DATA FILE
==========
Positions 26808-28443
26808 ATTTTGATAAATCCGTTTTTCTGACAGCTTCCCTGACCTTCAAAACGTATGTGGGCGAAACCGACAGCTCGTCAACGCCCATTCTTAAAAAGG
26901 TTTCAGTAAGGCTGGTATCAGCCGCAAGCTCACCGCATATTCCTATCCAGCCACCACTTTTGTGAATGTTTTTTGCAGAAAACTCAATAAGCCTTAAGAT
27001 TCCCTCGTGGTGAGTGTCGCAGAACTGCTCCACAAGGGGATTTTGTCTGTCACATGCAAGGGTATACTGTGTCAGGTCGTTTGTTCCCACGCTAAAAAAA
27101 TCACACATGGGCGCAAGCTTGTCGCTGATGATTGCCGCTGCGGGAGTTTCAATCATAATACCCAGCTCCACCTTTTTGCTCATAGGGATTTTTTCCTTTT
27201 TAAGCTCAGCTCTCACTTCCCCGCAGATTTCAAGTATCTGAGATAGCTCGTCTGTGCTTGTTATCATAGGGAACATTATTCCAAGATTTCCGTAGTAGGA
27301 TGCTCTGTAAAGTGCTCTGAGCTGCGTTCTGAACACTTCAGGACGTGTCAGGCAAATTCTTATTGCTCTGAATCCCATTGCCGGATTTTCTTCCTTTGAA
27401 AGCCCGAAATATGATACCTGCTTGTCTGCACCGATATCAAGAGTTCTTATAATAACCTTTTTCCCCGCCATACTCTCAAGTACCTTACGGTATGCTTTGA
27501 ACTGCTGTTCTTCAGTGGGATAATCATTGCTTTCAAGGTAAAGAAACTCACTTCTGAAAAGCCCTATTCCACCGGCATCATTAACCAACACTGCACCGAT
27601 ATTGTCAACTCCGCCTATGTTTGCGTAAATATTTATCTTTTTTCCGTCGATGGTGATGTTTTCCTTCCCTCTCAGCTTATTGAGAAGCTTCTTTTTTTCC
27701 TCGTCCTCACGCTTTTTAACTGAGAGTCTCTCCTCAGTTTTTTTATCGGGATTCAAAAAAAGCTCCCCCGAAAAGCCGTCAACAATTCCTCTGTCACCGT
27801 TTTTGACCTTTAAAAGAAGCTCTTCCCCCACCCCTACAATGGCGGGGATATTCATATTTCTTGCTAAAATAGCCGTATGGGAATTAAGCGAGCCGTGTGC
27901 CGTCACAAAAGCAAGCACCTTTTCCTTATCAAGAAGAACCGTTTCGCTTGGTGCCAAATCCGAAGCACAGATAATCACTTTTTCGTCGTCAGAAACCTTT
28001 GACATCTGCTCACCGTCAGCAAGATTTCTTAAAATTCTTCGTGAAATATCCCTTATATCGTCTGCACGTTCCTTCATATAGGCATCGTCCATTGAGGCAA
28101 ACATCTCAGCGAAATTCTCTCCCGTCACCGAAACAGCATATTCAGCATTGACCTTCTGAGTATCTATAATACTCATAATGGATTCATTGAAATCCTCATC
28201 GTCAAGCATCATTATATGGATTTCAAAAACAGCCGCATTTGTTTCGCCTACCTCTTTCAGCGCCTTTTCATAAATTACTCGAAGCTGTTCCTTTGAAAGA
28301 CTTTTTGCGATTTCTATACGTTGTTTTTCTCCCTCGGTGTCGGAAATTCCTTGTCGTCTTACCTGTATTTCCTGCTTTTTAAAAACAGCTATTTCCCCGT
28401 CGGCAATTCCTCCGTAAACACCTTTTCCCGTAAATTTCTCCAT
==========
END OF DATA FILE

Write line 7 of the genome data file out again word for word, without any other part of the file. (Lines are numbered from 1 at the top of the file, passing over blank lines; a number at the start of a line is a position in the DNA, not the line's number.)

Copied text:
27301 TGCTCTGTAAAGTGCTCTGAGCTGCGTTCTGAACACTTCAGGACGTGTCAGGCAAATTCTTATTGCTCTGAATCCCATTGCCGGATTTTCTTCCTTTGAA